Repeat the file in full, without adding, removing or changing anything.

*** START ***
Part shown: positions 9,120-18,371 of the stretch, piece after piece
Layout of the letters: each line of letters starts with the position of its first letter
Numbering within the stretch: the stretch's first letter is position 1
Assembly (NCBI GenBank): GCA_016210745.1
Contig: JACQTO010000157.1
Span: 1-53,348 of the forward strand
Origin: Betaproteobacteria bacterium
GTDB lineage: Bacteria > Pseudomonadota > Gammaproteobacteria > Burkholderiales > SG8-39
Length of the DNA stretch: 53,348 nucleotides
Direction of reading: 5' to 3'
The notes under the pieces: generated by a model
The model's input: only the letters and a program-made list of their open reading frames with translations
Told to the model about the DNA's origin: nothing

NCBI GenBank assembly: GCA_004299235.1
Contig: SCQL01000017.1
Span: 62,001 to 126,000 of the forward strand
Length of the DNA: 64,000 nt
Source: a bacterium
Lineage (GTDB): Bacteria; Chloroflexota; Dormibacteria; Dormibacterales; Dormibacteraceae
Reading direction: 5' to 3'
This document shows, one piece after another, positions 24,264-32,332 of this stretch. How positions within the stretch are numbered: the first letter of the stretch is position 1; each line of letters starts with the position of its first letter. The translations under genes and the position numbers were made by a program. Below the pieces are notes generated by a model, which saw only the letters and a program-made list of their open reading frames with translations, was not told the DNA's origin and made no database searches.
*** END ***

Part shown: positions 9,120-18,371 of the stretch, piece after piece
Layout of the letters: each line of letters starts with the position of its first letter
Numbering within the stretch: the stretch's first letter is position 1
Assembly (NCBI GenBank): GCA_016210745.1
Contig: JACQTO010000157.1
Span: 1-53,348 of the forward strand
Origin: Betaproteobacteria bacterium
GTDB lineage: Bacteria > Pseudomonadota > Gammaproteobacteria > Burkholderiales > SG8-39
Length of the DNA stretch: 53,348 nucleotides
Direction of reading: 5' to 3'
The notes under the pieces: generated by a model
The model's input: only the letters and a program-made list of their open reading frames with translations
Told to the model about the DNA's origin: nothing

NCBI GenBank assembly: GCA_004299235.1
Contig: SCQL01000017.1
Span: 62,001 to 126,000 of the forward strand
Length of the DNA: 64,000 nt
Source: a bacterium
Lineage (GTDB): Bacteria; Chloroflexota; Dormibacteria; Dormibacterales; Dormibacteraceae
Reading direction: 5' to 3'
This document shows, one piece after another, positions 24,264-32,332 of this stretch. How positions within the stretch are numbered: the first letter of the stretch is position 1; each line of letters starts with the position of its first letter. The translations under genes and the position numbers were made by a program. Below the pieces are notes generated by a model, which saw only the letters and a program-made list of their open reading frames with translations, was not told the DNA's origin and made no database searches.